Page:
Rachel Dry -- What Would Andy Warhol Think of the Internet?
The universe of notoriety is bigger than it was when Andy Warhol proclaimed: "In the future everyone will be world-famous for 15 minutes."
He uttered that phrase in 1968 and revised it himself almost as many times as it has been repurposed for him.
Today, though, 15 minutes no longer feels temporary. On the Internet, 15 minutes is a long time.
Too long to watch a video of a guy dressed as a beloved '80s science fiction hero. Too long to stare at a doctored photo of a cat. Probably too long to spend reading a particularly forcefully argued diary entry on Daily Kos.
When Warhol was musing on the fleeting nature of fame, Markos Moulitsas wasn't even born yet.
Today, Kos, as the liberal blogging pioneer is known, presides over a giant community of liberal activists and power brokers. The annual convention that brings them together, Netroots Nation, is taking place this weekend in Pittsburgh, a city chosen for its strong union roots and its eco-friendly convention center. Not officially, unofficially or probably even incidentally because it happens to be Warhol's home town.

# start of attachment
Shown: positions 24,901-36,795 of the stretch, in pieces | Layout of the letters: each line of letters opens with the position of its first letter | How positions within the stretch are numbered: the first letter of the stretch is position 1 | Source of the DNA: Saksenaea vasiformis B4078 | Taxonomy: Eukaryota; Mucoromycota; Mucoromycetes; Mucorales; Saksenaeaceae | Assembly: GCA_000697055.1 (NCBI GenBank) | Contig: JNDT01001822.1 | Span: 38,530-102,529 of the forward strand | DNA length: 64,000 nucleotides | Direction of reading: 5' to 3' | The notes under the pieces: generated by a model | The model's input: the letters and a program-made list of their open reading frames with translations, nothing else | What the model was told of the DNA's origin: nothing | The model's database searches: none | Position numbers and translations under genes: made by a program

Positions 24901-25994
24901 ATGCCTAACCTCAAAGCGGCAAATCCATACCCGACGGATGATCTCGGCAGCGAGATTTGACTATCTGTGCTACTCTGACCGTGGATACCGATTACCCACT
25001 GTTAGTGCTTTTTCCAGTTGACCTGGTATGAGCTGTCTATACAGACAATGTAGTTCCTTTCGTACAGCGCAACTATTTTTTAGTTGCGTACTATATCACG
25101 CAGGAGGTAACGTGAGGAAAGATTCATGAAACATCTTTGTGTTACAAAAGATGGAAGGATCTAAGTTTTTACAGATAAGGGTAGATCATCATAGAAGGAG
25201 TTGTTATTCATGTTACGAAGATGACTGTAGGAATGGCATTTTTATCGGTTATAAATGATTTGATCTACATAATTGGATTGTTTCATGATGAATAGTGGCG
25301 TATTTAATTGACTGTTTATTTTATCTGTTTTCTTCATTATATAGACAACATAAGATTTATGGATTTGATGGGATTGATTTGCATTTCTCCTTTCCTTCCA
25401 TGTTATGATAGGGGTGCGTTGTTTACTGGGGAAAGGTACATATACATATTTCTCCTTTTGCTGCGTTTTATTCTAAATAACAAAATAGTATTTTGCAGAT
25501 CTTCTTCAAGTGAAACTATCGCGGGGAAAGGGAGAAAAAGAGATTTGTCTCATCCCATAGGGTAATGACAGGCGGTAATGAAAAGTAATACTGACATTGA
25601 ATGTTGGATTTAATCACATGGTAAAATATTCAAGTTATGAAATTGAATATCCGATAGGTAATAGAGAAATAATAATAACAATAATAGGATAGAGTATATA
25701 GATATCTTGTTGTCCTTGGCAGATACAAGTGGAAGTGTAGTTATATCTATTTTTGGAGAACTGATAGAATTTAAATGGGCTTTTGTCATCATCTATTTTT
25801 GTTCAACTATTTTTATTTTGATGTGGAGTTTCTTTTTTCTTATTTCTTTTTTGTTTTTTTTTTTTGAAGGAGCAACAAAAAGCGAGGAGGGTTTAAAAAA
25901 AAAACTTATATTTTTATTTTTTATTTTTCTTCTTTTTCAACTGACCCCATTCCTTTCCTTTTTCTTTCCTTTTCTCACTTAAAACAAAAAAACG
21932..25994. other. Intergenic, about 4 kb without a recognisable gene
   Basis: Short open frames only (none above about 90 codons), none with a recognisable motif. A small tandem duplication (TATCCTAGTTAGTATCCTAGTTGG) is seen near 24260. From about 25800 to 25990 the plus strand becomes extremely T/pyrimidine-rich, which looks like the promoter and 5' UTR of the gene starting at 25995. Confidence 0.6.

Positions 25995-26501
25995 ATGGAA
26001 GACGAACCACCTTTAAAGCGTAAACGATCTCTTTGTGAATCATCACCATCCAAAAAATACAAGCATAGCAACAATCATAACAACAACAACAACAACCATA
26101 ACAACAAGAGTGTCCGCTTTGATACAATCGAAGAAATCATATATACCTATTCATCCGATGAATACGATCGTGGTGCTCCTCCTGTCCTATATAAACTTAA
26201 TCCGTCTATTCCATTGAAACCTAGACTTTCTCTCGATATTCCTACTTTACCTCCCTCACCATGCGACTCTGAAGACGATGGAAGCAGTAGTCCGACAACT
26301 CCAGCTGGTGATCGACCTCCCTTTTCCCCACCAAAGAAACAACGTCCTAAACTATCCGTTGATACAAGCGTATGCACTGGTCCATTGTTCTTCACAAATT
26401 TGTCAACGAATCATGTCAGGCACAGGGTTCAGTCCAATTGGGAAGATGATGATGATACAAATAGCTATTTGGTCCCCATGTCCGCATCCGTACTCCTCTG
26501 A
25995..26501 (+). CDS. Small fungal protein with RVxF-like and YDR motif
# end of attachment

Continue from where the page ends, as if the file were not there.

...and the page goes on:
But that doesn't mean the pop artist isn't in on the fun. The Warhol museum was the site of several parties, including one held by MoveOn.org Friday. Organizers liked the fact that the year after artist Shepard Fairey's portrait of Barack Obama reached iconic status, they could gather at a place that honors "the unique contribution arts make in national change," according to MoveOn's Ilyse Hogue.
So the Netrooters, this political force to be reckoned with -- Bill Clinton keynoted the convention, and White House senior adviser Valerie Jarrett also spoke -- that was created, nurtured and made famous on the Internet, is on Warhol's turf. It's an appealing collision: The Web comes to the Pope of Pop.
It's reason enough, anyway, to call up a few people who knew the artist well and ask what he might have thought of the Internet.
He'd love it.
He wouldn't get it.
He predicted it all.